WordPress + Drupal

I created my own CMS long ago, but it’s amateurish, of course, so I’ve been plotting to upgrade to something else - probably WordPress or Drupal. I was expecting Drupal 8 to be available by now, and I just read an interesting article that claims neither WordPress nor Drupal are the best CMS.

I was just wondering how hard it would be to create a multi-site WordPress installation, developing all my sites in WordPress, then - if it looks like Drupal might be a good fit for certain projects - transforming certain sections from WordPress to Drupal.

For example, imagine a website with three sections…


The entire site - home page, all three sections, any miscellaneous pages - would be done in WordPress.

But if the Topics section gets really big and complex, I might want to reconsider Drupal. Rather than change the entire website to Drupal, how hard would it be to just change the section mysite/topics to Drupal?

I probably won’t even touch Drupal unless I can hire someone to help me get it up and running. I might even hire someone to help me with WordPress, just to speed things up. I’ve been told that Drupal can be set up to make it pretty easy to administer, but WordPress still sounds a little more user-friendly. Still, I suspect I may want to tap into Drupal’s special features for some of my projects down the road.


Well, Wordpress has changed quite a bit since the pre-WP3 days and Drupal has changed since the pre-Drupal 5 or even pre-Drupal 6 days. As far as it goes, 99% of the time the best CMS is the one that you know inside and out and can solve any problems with. For me that’s Drupal and for you it may be WordPress but I don’t think I would ever mix the two simply because the beauty of using a cohesive CMS is that it is cohesive and everything is controlled and accessible by the Core CMS. If you try to graft one CMS with the other, you loose the benefit of everything being accessible from the Core API. My suggestion is to pick a CMS, get your hands dirty, so to speak and learn everything it can do.

Regarding Drupal 8, I expected it would be released in June of this year but now I’m leaning towards seeing it release in January. All of the beta-blockers have been removed so I expect we’ll see the beta released in September (it’s at Alpha 14 right now). It’s a complete departure from previous and a ground up rewrite leveraging Symfony2. The result is a modern CMS that has done away with all of the procedural spaghetti hook code we used to write when building modules and extensions. I’ve been tinkering with it for the past year and it will be a bit of a learning curve for developers but for Admins and site builders who just work with the config screens, I think it will do more right out of the box than any previous version of Drupal and in my opinion, is quite intuitive to just start doing things with.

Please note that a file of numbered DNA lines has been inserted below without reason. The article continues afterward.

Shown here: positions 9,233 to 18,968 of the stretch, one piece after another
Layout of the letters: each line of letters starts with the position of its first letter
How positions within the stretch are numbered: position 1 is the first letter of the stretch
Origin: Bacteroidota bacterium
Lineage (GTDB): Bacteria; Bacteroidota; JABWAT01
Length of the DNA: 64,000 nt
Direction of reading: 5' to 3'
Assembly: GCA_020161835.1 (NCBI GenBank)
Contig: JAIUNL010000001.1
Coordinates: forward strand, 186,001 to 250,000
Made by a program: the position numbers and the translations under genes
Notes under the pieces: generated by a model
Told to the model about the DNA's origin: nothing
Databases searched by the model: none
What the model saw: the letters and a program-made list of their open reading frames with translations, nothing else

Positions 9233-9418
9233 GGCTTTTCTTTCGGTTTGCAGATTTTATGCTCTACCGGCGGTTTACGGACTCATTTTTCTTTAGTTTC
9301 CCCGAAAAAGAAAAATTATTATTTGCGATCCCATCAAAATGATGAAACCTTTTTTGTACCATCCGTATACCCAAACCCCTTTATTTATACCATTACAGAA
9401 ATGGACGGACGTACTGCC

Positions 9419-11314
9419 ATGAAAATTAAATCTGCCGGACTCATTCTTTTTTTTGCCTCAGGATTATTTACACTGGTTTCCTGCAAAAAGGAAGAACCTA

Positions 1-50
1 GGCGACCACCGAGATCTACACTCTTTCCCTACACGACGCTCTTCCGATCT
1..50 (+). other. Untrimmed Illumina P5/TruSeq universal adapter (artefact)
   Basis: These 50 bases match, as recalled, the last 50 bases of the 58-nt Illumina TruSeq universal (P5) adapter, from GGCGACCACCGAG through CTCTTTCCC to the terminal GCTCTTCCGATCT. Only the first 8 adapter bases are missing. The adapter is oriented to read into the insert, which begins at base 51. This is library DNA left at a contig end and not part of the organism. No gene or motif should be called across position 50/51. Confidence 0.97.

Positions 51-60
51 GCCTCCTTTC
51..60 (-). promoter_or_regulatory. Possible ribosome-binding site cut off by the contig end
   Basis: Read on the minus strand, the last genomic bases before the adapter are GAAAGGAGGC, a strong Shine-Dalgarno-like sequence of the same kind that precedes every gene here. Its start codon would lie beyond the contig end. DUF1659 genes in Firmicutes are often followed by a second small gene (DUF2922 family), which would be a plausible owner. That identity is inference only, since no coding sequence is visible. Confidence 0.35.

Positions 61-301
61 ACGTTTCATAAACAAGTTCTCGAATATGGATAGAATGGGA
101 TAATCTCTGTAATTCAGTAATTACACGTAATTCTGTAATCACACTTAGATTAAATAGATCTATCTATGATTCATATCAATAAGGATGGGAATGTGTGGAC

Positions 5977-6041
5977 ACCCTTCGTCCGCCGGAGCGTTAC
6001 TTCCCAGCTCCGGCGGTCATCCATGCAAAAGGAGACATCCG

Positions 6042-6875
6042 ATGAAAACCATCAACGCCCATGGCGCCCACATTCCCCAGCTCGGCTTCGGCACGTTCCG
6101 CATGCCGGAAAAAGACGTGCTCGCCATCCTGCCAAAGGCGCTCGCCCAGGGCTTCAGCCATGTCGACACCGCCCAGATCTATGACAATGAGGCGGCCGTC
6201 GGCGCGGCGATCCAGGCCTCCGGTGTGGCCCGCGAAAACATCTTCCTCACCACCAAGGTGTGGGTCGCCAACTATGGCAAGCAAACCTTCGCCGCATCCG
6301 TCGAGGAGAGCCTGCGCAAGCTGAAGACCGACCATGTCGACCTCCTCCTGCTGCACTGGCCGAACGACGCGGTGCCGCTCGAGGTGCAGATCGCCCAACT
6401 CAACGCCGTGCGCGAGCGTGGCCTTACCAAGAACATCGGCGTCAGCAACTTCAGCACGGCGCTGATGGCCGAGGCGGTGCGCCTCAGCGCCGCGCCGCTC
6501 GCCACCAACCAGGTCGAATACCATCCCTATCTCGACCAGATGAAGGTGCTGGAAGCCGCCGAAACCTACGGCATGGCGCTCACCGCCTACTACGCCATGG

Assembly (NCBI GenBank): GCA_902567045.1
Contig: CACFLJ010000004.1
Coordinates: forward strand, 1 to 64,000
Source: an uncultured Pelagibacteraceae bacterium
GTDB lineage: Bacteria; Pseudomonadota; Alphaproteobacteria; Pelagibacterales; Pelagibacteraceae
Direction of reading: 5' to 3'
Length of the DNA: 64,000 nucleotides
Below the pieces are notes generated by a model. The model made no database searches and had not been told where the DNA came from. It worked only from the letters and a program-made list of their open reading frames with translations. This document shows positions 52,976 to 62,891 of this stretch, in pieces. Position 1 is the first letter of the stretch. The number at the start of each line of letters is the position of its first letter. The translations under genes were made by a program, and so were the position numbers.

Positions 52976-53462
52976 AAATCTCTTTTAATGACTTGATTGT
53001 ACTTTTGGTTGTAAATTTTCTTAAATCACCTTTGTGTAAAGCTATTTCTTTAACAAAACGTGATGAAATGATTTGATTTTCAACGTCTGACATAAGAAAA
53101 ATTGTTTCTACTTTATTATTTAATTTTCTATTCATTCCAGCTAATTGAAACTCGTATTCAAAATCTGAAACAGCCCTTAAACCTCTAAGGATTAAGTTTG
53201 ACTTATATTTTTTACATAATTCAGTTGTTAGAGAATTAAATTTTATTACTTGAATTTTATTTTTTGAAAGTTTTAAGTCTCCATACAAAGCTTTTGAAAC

Why not broaden your horizons a bit, there are plenty of other CMS’s that would suit including Craft and ExpressionEngine…

Thanks for the tips. Yes, I would like to broaden my horizons. There are just so many CMS’s to choose from, and I don’t have time to try them all. I think it’s natural to go with one of the more common choices, however, the article I linked to in my original post has a lot of food for thought.

Every system has it’s advantages and disadvantages. I would recommend taking any amount of criticism towards anyone with a grain of salt.

That being said combining one or more CMS’s in the hopes of “integrating” them together is likely to cause more problems than it will solve.

Drupal is a pretty powerful ecosystem. If you can’t get it done with Drupal you just simply don’t know what you’re doing.

Yes, absolutely. I meant to mention that as well. I’ve really immersed myself in the one I work with (Drupal) and tend to ignore others but that’s not to say they don’t matter; there are probably a good half dozen CMS’s that I’d like to explore if time permitted it.

I agree wholeheartedly. It’s the main reason why I’ve immersed myself in the platform for the past 7+ years.

The trick to changing parts of websites out is to use reverse proxies in front of them so you can carve out holes and then swing those to other sites – even running on completely different stacks and servers.

D8 looks nifty but I find myself asking myself “why not just use symfony directly?”